Knowledge of adjacent solutions: There are many solutions from different vendors that can sit alongside an IGA solution to help organizations protect their environments. Depending on the organization, there may be a need for members of the team to have experience of privileged access management (PAM), data access governance (DAG), user and entity behavior analytics (UEBA), security and event management (SIEM) systems, or Microsoft Identity Manager (MIM) to name but a few.

Skills needed: Non-technical skills

The following non-technical skills are also required in the IGA implementation team:

Project management: An IGA implementation involves a lot of moving parts both in terms of the people involved and processes that must be carried out in a strict order. Therefore, it is important to have proper project management experience within the team to enable the project to run smoothly, on time, and within budget.

Change management: IGA projects require significant change across the organization. A change management function within the deployment team ensures that a structured approach is adopted to help make transitions as smooth as possible.

Business understanding: To be successful, an IGA project must be closely aligned with the business and must aim to solve business problems. As a result, it is necessary for some members of the team to understand how the business operates. This includes business processes, applications that are used within different departments as well as what they are used for, and industry-specific knowledge that could impact the deployment.

Compliance: Usually, a significant part of any IGA deployment business case involves managing compliance. The IGA solution needs to ensure compliance with different internal and external regulations. Members of the IGA team must have an appreciation of the relevant compliance regulations and frameworks (e.g. GDPR, ISO 27001) so that they can support the business effectively.  

Skills needed: Soft skills

There are several soft skills that are needed to ensure that the project runs smoothly. These key soft skills are:

Stakeholder management: Due to the nature of an IGA solution, there are many different stakeholders involved. These include HR to provide the initial employee and contractor data, business system owners who need to grant access to their systems and verify user access, line managers to verify appropriate access for direct reports, and end users who will interact with the IGA solution on a regular basis. This large group of stakeholders needs to understand the reasons for deploying the solution, be kept informed about the status of the projects, and finally, be trained so they can use it effectively.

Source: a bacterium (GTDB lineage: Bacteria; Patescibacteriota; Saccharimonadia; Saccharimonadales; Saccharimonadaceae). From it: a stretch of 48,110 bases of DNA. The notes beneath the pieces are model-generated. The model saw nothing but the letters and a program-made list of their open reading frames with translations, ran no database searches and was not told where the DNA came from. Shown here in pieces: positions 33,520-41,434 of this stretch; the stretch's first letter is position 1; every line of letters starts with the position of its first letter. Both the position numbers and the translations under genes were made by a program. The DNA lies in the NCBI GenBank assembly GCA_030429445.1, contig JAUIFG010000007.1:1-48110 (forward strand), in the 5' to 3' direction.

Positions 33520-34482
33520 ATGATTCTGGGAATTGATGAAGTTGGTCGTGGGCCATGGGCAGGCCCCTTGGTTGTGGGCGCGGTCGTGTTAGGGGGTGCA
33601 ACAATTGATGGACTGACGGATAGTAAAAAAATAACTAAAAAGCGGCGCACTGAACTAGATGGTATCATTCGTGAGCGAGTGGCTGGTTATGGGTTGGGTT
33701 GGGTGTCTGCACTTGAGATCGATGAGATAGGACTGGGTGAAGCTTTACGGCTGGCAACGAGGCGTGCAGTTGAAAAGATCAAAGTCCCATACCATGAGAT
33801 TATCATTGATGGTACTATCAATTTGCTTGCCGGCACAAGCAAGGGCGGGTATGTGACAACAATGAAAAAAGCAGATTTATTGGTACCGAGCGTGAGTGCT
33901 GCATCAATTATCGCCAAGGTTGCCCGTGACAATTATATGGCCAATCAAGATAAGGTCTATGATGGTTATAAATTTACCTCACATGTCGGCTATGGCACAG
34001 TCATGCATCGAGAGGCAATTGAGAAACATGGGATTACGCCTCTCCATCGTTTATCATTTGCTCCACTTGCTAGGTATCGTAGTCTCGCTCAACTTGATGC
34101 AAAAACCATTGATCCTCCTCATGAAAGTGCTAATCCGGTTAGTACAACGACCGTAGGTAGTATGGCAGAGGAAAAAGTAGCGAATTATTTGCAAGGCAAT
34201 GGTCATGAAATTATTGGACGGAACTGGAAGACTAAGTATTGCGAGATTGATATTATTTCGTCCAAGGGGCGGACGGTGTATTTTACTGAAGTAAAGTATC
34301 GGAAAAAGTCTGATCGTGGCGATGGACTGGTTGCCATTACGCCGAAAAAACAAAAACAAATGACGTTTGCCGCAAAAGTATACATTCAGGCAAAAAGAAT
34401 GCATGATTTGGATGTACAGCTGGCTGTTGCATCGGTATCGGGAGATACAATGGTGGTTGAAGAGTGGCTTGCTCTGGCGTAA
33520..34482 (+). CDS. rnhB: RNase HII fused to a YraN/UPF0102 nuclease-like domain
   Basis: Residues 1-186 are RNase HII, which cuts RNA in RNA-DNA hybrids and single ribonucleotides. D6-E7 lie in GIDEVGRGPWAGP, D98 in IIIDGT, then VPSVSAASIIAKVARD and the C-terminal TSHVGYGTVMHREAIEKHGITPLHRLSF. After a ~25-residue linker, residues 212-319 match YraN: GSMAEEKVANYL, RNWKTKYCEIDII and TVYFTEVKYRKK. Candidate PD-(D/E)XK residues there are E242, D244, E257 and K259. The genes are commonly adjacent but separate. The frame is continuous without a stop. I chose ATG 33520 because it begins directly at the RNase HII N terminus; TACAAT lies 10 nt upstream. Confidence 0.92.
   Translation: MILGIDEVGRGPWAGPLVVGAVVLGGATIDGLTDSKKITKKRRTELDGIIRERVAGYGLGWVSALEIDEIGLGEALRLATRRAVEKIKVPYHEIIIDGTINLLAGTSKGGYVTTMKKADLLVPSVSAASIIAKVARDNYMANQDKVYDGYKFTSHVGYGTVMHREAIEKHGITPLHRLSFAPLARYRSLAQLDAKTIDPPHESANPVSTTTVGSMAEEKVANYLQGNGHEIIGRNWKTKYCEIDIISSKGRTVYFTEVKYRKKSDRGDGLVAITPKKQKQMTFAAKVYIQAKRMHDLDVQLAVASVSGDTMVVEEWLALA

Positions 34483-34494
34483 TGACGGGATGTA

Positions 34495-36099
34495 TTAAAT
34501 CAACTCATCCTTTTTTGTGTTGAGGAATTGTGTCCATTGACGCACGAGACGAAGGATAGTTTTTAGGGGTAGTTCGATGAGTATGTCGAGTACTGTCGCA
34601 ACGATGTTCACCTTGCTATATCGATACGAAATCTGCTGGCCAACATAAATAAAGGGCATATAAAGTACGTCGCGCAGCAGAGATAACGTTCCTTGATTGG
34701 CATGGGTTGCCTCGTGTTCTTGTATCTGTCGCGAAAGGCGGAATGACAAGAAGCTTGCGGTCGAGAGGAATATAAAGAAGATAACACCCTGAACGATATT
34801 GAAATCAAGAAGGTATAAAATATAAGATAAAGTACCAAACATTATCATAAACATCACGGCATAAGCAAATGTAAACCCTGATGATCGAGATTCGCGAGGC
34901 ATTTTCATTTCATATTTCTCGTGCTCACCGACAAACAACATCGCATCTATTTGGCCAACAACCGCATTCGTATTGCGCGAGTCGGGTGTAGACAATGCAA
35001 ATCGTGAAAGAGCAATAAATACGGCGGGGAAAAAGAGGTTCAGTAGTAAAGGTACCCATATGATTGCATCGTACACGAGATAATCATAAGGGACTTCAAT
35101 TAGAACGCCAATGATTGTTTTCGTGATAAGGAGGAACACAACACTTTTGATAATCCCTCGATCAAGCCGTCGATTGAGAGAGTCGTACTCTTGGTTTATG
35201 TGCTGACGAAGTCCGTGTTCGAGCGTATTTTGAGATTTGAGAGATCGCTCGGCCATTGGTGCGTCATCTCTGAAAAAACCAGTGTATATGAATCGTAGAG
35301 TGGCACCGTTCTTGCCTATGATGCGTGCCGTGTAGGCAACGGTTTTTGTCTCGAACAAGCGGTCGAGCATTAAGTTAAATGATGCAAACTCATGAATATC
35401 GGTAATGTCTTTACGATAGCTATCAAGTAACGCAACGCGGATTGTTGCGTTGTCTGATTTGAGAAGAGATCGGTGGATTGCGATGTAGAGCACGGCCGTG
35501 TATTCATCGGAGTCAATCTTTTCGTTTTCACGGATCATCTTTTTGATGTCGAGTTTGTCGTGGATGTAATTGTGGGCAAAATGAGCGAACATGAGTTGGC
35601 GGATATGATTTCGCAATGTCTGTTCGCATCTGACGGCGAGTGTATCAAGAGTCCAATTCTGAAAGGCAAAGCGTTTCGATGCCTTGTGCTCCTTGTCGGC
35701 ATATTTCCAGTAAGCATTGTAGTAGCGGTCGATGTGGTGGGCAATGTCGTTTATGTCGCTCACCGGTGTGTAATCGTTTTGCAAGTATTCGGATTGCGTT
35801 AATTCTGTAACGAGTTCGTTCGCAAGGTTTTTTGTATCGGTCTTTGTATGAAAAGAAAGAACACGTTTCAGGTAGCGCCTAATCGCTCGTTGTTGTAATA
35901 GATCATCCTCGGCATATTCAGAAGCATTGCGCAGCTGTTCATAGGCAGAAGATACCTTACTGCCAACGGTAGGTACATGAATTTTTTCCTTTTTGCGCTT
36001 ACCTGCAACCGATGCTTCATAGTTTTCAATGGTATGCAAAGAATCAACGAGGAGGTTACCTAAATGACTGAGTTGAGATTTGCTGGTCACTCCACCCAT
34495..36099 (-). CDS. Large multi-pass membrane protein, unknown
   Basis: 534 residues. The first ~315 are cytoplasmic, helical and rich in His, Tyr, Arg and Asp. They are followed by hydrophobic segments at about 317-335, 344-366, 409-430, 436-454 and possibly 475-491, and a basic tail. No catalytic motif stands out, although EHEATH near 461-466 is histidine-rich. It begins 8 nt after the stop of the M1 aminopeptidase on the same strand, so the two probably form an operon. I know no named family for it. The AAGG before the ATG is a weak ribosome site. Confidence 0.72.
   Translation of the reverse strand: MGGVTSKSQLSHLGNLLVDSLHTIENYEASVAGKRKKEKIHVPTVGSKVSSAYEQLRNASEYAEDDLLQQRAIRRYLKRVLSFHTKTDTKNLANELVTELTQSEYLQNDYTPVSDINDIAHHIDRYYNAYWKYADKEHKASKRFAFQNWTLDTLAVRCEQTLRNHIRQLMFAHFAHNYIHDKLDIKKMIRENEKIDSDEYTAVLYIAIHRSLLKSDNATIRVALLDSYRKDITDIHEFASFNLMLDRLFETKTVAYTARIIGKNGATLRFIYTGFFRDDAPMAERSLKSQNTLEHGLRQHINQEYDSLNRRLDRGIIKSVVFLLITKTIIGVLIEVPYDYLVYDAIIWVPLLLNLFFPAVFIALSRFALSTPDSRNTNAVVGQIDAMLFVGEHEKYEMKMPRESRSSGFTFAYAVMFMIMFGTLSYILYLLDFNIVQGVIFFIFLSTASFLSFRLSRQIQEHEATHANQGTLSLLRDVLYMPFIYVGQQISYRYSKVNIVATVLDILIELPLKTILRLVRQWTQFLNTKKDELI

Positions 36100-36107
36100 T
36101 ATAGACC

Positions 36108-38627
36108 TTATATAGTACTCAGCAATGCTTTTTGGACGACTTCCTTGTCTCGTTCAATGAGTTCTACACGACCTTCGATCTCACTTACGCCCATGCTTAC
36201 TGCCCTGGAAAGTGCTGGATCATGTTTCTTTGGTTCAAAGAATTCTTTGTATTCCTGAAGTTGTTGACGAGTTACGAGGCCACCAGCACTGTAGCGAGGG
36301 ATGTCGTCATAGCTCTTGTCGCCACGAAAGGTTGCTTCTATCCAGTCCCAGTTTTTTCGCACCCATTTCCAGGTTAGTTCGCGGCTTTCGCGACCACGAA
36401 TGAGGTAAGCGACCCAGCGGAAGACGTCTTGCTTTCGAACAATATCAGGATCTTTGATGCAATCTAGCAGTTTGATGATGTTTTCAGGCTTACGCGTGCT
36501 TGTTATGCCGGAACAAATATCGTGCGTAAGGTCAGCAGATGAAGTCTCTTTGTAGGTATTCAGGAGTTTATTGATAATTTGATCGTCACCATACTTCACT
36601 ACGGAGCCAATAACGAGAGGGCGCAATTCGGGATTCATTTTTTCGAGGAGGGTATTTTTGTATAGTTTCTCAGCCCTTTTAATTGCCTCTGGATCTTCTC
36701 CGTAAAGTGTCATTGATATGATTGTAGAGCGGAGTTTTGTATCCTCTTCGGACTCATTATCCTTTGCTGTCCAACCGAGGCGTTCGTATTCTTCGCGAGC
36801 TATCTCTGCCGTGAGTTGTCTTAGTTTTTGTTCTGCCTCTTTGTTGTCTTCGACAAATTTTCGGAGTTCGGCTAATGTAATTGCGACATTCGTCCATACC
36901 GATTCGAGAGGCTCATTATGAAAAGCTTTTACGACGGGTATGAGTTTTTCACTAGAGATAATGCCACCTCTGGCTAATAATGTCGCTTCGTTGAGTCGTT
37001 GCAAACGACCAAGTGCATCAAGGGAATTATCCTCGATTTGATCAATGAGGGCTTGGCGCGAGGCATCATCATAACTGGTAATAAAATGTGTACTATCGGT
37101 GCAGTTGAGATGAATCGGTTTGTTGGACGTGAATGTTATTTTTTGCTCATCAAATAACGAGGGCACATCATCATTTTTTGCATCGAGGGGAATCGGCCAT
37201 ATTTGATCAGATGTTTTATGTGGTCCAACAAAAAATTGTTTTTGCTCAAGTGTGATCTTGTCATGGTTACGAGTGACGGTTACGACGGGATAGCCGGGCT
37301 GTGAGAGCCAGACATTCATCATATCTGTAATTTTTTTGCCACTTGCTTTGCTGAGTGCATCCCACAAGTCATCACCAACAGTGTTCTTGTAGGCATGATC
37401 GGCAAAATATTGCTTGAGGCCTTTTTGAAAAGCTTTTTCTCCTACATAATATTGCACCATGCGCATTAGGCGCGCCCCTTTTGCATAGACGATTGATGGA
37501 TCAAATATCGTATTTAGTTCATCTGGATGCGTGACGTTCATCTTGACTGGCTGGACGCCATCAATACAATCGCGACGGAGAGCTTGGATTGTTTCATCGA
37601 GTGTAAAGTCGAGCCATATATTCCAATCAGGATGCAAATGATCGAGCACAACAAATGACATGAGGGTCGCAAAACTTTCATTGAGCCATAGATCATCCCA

Managing expectations: Tied in closely with the skill of stakeholder management, being able to manage expectations of everyone involved is a critical skill. The complexity of an IGA deployment due to the many different departments involved, the list of applications that need to be integrated, and the promise of increased security, compliance, and efficiency mean that there are often high expectations from business system owners, end users, and senior management. Expectations of the various stakeholders need to be managed as visible progress may initially appear slow to them during the early implementation stages.

Communication: To successfully get buy-in from different stakeholders and manage expectations, it is critical that there are members of the IGA implementation team who have skills to address all levels of the organization from a junior technical resource right through to senior management. The communicators should be able to produce everything from quick update emails to detailed reports as well as being able to give comprehensive presentations to groups of stakeholders. In addition, they should be equipped to train end users and managers how to use the new system.

Ensure security, compliance, and efficiency benefits

IGA projects aimed at ensuring increases in security, compliance, and efficiency touch most if not all parts of the organization. To be successful, the team that comes together to implement an IGA solution needs to include a wide variety of technical, non-technical, and soft skills. If an organization does not have the full complement of skills within the team, it runs the risk of failure due to not having a full understanding of and not being able to execute on all the elements necessary.                

Access the best practices in the industry

At Omada, we have two decades of experience in delivering complex enterprise IGA solutions to a wide variety of customers.

This experience has enabled us to develop best practices detailed in our IdentityPROCESS+ framework. If you would like to learn more about our best practices framework or how we can help with your IGA deployment, please contact us here for more details.

Omada | August 2018